U.N. Secretary-General Ban Ki-moon says the Security Council could authorize a military mission to help Mali's interim government retake control of the country's north, but that dialogue should be a priority.
In a report Wednesday to the Council, Mr. Ban said “fundamental questions” remain about sustaining, training, equipping and financing a 3,300-troop force. He also warned that a poorly executed mission could worsen the humanitarian situation and lead to “severe human rights abuses.”
The African Union and the Economic Community of West African states have already signed off on a plan to send troops to Mali. Diplomats say the Security Council could adopt a resolution giving its approval by the end of the year.
Mr. Ban stressed that before any military intervention there should be a focus on inclusive political talks. He also urged the Security Council to ensure that benchmarks are met demonstrating the readiness of forces and their training on humanitarian and human rights obligations.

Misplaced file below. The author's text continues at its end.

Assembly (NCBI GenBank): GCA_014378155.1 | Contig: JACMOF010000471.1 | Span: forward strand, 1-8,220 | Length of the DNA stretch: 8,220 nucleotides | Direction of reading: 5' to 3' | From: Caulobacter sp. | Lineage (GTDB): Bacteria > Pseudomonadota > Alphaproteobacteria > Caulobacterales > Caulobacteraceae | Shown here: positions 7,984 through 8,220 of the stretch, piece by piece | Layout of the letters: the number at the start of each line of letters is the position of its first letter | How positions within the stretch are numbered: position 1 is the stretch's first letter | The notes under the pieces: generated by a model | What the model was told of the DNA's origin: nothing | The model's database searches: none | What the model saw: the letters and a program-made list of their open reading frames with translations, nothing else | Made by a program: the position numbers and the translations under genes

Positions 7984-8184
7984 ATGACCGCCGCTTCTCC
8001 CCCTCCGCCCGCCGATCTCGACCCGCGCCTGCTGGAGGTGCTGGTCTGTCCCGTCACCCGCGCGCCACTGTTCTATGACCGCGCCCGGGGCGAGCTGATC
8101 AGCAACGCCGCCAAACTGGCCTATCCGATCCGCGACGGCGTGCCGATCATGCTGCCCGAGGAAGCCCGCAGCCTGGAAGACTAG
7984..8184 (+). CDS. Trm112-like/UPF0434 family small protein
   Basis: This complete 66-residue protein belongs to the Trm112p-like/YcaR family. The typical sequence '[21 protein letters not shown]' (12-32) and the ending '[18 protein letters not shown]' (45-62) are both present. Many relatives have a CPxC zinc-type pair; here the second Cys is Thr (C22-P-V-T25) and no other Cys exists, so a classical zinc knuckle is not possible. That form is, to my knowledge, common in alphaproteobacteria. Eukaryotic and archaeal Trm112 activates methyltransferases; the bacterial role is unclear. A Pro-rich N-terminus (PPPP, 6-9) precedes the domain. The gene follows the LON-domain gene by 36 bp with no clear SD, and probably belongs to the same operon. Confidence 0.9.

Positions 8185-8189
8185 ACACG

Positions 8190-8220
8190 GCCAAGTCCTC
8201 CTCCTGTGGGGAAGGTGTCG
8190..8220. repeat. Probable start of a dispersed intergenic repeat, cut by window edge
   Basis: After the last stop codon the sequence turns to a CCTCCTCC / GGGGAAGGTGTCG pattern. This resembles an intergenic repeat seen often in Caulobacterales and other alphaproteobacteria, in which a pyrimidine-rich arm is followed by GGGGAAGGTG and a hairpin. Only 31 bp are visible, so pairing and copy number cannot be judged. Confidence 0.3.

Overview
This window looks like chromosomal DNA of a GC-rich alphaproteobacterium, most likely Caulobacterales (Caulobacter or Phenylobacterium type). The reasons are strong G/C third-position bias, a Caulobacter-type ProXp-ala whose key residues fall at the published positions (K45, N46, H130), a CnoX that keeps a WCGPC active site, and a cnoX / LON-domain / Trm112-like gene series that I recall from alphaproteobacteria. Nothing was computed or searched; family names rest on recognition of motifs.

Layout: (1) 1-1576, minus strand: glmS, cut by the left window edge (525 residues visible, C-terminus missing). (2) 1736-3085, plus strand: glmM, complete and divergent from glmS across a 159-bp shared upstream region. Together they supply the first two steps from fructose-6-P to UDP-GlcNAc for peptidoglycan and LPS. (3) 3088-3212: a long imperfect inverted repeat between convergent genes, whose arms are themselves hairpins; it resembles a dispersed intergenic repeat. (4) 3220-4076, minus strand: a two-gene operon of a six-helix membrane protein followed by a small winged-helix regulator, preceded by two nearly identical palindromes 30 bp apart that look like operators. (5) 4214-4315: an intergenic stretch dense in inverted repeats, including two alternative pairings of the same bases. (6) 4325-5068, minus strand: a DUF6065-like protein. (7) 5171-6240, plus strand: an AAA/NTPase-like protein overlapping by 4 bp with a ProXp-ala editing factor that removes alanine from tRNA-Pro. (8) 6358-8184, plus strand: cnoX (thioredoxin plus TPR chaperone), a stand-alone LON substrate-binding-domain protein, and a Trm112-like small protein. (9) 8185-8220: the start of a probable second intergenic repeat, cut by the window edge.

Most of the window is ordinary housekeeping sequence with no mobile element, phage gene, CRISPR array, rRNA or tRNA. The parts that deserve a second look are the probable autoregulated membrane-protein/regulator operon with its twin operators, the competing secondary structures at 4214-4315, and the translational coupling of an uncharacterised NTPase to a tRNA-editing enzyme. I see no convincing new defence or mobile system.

U.N. diplomats have estimated the cost of the mission could reach $500 million. Mr. Ban recommended against the United Nations funding the effort.
The proposed mission would be called the African-led International Support Mission for Mali, or AFISMA.
Islamists and Tuareg rebels seized control of northern Mali after a March coup toppled the government. Last week, Islamist militants seized the last significant stronghold of rival Tuareg separatists.
The Islamist groups, which also include Ansar Dine and al-Qaida in the Islamic Maghreb, have imposed Sharia law on the population. Rights groups and the United Nations accuse the groups of various human rights abuses. The groups have carried out public executions, amputations, and floggings of alleged criminals.